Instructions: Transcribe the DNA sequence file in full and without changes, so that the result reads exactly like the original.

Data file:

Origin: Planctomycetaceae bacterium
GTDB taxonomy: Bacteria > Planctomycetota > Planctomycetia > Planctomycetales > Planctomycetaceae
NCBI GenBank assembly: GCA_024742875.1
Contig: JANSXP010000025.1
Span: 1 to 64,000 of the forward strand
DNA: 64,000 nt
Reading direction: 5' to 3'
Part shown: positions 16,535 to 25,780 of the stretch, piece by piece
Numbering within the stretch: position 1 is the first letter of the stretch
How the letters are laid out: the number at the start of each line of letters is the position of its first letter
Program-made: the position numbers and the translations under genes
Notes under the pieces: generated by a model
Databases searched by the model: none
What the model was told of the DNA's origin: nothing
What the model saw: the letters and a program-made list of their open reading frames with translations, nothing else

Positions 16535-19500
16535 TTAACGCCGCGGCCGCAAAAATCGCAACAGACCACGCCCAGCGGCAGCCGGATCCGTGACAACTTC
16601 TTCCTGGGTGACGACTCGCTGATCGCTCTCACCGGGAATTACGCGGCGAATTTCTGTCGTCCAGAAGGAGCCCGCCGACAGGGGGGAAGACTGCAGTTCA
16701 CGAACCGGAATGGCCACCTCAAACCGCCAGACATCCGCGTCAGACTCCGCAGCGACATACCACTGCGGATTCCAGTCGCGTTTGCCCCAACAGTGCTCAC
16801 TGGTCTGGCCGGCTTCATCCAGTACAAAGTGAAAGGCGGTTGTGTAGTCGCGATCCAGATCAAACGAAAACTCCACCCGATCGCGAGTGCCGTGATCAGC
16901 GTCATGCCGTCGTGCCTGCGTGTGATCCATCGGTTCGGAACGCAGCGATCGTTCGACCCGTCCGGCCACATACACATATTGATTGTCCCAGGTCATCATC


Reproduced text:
Origin: Planctomycetaceae bacterium
GTDB taxonomy: Bacteria > Planctomycetota > Planctomycetia > Planctomycetales > Planctomycetaceae
NCBI GenBank assembly: GCA_024742875.1
Contig: JANSXP010000025.1
Span: 1 to 64,000 of the forward strand
DNA: 64,000 nt
Reading direction: 5' to 3'
Part shown: positions 16,535 to 25,780 of the stretch, piece by piece
Numbering within the stretch: position 1 is the first letter of the stretch
How the letters are laid out: the number at the start of each line of letters is the position of its first letter
Program-made: the position numbers and the translations under genes
Notes under the pieces: generated by a model
Databases searched by the model: none
What the model was told of the DNA's origin: nothing
What the model saw: the letters and a program-made list of their open reading frames with translations, nothing else

Positions 16535-19500
16535 TTAACGCCGCGGCCGCAAAAATCGCAACAGACCACGCCCAGCGGCAGCCGGATCCGTGACAACTTC
16601 TTCCTGGGTGACGACTCGCTGATCGCTCTCACCGGGAATTACGCGGCGAATTTCTGTCGTCCAGAAGGAGCCCGCCGACAGGGGGGAAGACTGCAGTTCA
16701 CGAACCGGAATGGCCACCTCAAACCGCCAGACATCCGCGTCAGACTCCGCAGCGACATACCACTGCGGATTCCAGTCGCGTTTGCCCCAACAGTGCTCAC
16801 TGGTCTGGCCGGCTTCATCCAGTACAAAGTGAAAGGCGGTTGTGTAGTCGCGATCCAGATCAAACGAAAACTCCACCCGATCGCGAGTGCCGTGATCAGC
16901 GTCATGCCGTCGTGCCTGCGTGTGATCCATCGGTTCGGAACGCAGCGATCGTTCGACCCGTCCGGCCACATACACATATTGATTGTCCCAGGTCATCATC